Right from the beginning my daughter was privileged. She was born 6 weeks premature in a situation that usually does not come with a happy ending. Our story does have a happy ending though, and a large reason for that was our proximity to world class health care. I don’t even mean good healthcare, I mean one of the best NICU’s in the country is located a mile and a half from my home. If my daughter was born in other parts of this country, or even this state, her story would be different. The lesson here is that privilege does not mean that nothing in life is hard or dangerous, it’s that when those hard and dangerous times occur you have access to the means to overcome. My daughter’s access to medical care from before she was even born gave her the ability to survive and thrive. She needs to know this, so that when she gets older she can realize that overcoming adversity is an accomplishment of both personal determination and being surrounded by the means to succeed.

2) Money

By the standards of the American Northeast

, my wife and I are the definition of middle class. We are both full-time working parents, and we have to watch our budget on some level. That being said, by the standards of the rest of the world, we are comically wealthy. If I want food, I can dial a number or press a few buttons and make it appear at my home. If I am hot I power up my own personal air conditioner. If I am dirty, I get into a shower that at the turn of a knob sprays me with clean water while I wash with a bar of soap.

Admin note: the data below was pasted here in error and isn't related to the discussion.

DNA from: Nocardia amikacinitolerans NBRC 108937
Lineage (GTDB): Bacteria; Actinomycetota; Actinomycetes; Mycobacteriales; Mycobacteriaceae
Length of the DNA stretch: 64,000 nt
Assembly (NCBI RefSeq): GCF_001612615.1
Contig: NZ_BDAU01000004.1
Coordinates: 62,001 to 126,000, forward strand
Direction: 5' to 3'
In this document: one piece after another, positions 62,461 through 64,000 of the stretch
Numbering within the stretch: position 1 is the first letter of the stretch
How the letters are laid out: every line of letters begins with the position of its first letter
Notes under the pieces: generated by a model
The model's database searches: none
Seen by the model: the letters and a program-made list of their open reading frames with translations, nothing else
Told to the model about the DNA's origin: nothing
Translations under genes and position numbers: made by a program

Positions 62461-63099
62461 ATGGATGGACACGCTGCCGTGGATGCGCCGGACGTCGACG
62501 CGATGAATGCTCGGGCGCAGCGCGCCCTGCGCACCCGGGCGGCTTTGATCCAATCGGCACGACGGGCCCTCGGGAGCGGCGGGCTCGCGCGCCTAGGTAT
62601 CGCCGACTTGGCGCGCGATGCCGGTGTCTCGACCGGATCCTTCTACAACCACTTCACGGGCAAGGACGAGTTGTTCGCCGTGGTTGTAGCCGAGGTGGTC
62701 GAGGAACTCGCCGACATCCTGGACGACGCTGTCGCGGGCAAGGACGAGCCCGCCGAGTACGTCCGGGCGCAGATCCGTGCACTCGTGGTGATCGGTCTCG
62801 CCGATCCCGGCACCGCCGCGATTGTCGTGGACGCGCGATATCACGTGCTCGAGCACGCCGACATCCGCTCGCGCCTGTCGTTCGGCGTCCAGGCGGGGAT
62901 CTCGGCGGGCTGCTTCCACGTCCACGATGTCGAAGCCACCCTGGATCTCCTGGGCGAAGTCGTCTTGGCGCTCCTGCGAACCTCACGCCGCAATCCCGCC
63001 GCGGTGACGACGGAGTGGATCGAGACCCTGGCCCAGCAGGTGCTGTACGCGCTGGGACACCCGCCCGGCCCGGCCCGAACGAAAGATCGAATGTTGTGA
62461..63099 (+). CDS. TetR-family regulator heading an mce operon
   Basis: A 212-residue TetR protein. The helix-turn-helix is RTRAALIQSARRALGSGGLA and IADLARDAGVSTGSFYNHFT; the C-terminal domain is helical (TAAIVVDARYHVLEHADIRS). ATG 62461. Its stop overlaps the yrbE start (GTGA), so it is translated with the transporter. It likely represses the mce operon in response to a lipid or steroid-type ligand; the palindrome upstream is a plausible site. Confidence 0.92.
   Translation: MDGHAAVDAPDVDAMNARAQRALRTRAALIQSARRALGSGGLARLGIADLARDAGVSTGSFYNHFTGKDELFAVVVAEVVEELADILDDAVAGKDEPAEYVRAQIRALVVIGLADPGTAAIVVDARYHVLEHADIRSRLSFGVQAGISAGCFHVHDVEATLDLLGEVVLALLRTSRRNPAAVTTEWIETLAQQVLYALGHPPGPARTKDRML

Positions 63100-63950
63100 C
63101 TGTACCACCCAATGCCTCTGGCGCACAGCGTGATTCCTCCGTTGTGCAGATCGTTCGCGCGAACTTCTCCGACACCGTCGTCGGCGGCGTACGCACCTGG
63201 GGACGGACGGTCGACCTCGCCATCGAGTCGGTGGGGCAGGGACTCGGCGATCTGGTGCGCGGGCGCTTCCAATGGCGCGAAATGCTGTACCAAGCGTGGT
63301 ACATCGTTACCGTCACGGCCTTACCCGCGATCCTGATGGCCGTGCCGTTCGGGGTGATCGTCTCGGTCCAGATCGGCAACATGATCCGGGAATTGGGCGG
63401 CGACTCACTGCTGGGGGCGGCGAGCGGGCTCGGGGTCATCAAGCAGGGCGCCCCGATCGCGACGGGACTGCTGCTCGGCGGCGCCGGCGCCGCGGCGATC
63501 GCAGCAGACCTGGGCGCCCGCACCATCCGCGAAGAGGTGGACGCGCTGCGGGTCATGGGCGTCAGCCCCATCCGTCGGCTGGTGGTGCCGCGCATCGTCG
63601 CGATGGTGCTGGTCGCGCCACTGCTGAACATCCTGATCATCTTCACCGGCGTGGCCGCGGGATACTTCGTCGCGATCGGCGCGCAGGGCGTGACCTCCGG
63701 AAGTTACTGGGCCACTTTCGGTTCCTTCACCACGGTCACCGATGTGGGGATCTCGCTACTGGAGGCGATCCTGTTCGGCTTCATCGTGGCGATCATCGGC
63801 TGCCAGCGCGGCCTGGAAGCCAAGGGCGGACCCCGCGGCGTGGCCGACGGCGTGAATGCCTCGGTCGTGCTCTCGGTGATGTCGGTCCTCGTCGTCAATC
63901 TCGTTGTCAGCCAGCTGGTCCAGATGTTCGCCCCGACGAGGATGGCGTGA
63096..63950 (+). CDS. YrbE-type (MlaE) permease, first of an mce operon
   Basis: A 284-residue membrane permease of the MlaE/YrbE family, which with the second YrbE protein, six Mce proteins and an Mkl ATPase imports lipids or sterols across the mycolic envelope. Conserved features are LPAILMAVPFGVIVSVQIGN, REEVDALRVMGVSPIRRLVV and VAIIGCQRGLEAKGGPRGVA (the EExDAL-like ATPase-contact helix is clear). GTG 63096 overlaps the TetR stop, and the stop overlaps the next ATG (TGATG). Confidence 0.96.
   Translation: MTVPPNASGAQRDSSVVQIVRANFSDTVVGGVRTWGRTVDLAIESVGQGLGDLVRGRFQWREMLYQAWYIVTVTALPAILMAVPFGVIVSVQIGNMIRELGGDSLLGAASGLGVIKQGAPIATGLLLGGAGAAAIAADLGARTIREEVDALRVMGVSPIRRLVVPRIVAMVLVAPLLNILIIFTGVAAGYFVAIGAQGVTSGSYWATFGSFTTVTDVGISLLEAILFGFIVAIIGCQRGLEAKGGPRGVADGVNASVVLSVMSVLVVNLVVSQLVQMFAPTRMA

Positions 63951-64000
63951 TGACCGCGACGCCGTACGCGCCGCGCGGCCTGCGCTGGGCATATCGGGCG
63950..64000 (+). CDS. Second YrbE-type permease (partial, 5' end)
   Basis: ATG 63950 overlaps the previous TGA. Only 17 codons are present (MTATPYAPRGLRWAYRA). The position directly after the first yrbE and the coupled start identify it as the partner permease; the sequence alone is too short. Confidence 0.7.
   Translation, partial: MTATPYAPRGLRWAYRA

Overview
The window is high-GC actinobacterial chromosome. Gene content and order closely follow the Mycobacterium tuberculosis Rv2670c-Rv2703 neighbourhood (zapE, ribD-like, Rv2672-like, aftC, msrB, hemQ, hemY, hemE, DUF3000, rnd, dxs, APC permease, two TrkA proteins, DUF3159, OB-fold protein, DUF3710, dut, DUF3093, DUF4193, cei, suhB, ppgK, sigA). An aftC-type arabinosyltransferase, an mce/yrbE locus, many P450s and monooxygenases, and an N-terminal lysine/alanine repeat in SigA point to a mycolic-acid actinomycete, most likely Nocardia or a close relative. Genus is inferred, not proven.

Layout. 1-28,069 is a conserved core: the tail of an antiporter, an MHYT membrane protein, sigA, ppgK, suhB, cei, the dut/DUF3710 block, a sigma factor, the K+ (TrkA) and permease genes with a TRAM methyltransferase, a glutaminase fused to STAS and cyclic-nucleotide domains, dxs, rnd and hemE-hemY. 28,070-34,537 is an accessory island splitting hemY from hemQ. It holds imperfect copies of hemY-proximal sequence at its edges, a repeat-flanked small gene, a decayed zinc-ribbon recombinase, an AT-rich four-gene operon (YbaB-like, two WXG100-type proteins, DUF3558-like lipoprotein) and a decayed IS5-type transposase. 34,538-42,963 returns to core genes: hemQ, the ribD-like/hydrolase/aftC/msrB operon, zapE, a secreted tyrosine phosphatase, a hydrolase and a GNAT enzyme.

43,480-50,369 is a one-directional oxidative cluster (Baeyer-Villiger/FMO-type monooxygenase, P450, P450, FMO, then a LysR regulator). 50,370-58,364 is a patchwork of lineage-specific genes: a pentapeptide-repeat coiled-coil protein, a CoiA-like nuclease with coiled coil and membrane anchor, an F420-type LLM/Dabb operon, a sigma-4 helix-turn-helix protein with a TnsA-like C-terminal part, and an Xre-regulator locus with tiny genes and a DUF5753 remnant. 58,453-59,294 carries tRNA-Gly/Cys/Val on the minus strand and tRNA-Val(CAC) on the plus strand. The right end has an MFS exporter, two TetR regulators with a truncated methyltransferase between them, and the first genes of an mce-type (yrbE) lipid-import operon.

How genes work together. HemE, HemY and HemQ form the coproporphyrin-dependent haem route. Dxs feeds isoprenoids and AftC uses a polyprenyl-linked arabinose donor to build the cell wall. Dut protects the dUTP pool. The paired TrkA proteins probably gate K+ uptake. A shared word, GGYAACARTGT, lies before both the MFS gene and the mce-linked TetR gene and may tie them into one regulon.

These are all privileges, and our children should grow up with an awareness of these gifts we don’t think about. The lifestyle difference of my family and the richest man in the world is infinitesimally small compared to the lifestyle difference of my family and a starving family somewhere else in the world. If on a scale of 1-100 of wealth worldwide, if Bill Gates is a 100, my little family in Central Massachusetts exists at about a 92. Most people I know are in this ballpark as well. Middle class in America is still a massively privileged existence. I am very happy my daughter has access to these things we take for granted, but it is very important that she realizes that even these day to day minor activities are not a reality for many people.

3) Education

My wife and I are educated people. I like to think we are also reasonably intelligent, but part of that is our access to education. We went to good schools growing up, and both graduated from college. Are we smarter than people who don’t have a similar background? No, but we have more access to the educational system, and understand how to be successful in a school environment. When my daughter has homework as she gets older, mom and dad will be able to help. When she is old enough, she will be able to study functionally whatever she wants.